UNITED NATIONS (AFP) - The United Nations Palestinian refugee agency needs more than US$200 million (S$272 million) to fund projects until the end of the year, with extra pledges so far unable to minimise a massive slash in donations from the United States.
"Schools may not be able to open on time in August," Miroslav Lajcak, the president of the General Assembly, told a pledging conference for the UN Relief and Works Agency for Palestinian refugees in New York on Monday, the second such donors' meeting in three months.
"Other services could start to be affected as early as next month. And humanitarian activities in the West Bank and Gaza are at risk."
UNRWA was thrown into severe financial crisis when the United States earlier this year cut US$250 million from its budget.
Previous pledging conferences saw UNRWA so far meet around half its target of US$446 million for the year.
"Failure to provide desperately needed resources comes with a price. More hardship for communities. More desperation for the region. More instability for our world," said UN Secretary-General Antonio Guterres.
"We must do everything possible to ensure that food continues to arrive, that schools remain open and that people do not lose hope."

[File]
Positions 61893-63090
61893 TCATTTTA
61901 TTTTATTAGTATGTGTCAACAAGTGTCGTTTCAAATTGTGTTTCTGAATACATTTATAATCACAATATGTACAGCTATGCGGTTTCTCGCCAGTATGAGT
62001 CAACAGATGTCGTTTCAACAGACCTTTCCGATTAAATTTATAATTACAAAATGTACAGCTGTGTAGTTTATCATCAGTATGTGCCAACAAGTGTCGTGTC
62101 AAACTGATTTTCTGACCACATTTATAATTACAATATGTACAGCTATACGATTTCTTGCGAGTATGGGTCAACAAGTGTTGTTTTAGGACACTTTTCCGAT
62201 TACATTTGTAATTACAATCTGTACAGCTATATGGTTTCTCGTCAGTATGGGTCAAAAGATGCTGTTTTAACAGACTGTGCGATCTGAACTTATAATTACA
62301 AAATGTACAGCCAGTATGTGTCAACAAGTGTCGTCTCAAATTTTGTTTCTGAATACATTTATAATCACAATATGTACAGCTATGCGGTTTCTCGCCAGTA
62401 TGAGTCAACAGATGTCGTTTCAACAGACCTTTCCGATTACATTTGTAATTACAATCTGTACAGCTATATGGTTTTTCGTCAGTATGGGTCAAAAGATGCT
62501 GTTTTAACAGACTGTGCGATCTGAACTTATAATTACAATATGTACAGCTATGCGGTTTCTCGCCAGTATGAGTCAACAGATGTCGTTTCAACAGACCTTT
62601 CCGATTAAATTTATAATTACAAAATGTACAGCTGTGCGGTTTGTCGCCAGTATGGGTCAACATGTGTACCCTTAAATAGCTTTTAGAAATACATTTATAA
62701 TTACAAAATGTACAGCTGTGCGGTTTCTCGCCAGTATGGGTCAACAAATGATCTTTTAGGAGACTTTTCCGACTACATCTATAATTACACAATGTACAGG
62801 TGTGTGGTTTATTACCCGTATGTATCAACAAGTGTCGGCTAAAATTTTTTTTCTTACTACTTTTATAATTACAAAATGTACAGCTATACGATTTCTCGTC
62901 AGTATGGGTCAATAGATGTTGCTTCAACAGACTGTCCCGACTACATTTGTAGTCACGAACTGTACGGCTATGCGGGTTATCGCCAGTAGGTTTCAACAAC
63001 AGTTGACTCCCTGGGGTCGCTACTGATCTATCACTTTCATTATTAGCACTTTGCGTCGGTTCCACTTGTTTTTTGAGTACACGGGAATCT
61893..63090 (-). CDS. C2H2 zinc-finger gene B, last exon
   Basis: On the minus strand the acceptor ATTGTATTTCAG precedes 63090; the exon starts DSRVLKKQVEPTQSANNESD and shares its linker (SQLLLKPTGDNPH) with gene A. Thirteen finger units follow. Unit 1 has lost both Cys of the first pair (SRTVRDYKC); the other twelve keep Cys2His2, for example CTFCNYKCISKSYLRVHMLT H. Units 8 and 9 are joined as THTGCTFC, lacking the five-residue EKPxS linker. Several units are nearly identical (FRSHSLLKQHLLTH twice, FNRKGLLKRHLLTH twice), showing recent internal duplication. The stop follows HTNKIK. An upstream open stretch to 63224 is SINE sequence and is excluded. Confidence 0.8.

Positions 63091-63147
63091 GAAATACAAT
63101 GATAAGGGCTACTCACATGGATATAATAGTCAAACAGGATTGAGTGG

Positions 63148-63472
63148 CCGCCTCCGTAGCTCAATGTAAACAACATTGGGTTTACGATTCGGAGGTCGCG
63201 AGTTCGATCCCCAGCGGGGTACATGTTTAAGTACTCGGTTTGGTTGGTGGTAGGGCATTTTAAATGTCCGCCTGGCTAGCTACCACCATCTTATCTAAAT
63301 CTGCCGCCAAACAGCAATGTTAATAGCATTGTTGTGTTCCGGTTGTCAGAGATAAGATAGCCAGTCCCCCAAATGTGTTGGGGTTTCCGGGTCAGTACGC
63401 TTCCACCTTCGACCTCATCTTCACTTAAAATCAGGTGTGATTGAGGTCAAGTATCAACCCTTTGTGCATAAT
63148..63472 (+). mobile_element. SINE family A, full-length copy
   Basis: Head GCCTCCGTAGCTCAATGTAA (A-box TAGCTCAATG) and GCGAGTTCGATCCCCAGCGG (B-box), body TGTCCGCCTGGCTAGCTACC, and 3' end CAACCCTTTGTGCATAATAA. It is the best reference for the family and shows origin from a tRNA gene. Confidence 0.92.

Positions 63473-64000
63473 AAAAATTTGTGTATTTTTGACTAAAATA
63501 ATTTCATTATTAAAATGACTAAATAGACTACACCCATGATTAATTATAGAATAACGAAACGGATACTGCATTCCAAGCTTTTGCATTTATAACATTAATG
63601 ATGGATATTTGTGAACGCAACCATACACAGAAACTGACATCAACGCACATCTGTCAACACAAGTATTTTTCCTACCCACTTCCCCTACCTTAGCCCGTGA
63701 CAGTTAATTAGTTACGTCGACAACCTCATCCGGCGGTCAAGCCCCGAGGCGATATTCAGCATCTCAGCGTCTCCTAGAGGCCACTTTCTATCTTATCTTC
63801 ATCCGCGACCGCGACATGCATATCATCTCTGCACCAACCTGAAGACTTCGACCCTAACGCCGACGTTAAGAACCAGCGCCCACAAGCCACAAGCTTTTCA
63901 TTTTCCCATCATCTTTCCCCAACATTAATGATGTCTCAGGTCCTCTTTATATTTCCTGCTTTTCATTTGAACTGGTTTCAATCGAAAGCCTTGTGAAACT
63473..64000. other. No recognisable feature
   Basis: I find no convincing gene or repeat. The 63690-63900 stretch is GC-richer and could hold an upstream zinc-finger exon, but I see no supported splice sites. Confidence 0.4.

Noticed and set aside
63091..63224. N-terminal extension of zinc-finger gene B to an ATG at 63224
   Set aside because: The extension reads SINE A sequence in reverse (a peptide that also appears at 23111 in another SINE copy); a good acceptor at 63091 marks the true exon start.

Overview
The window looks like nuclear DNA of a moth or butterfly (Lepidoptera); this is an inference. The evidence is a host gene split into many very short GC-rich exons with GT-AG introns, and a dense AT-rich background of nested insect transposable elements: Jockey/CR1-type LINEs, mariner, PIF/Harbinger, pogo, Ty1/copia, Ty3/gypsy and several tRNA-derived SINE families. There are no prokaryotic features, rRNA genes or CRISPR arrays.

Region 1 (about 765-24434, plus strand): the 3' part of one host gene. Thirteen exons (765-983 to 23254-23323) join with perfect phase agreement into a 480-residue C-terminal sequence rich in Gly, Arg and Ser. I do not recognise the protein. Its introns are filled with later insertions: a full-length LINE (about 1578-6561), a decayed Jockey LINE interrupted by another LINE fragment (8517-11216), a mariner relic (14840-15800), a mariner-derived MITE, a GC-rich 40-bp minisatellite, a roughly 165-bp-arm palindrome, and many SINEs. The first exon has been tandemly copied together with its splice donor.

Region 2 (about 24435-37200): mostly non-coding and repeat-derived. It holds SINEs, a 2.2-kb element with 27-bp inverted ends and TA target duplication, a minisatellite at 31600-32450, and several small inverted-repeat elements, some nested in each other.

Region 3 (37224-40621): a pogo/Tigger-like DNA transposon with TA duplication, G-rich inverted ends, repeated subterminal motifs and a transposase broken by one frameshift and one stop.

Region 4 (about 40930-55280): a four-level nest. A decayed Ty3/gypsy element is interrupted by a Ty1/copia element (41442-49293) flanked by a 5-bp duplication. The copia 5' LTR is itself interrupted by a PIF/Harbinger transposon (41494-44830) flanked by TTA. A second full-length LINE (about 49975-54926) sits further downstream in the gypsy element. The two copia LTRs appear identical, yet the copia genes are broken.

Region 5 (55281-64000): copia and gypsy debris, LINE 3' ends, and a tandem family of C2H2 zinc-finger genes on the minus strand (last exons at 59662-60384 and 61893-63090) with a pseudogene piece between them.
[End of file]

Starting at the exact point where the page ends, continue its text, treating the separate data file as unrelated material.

US Ambassador Nikki Haley has said Washington will not restore the aid until the Palestinians agree "to come back to the negotiation table" with Israel.
"Thanks to US$200 million in new funding, UNRWA has been able to maintain its vital services. At the same time, UNRWA has taken extraordinary measures to reduce its expenditures by an additional US$92 million," said Guterres.
On Monday, several countries announced new assistance, including US$500,000 from Mexico and four million euros from Belgium.
Set up in 1949, UNRWA provides schools and health clinics to 5.3 million refugees in the Palestinian territories, Jordan, Lebanon and Syria.
More than 500,000 children study at UNRWA schools - 54 per cent of the agency's budget goes to education. UNRWA also provides medical assistance and welfare.
The agency employs more than 20,000 people in the Middle East, most of them Palestinians.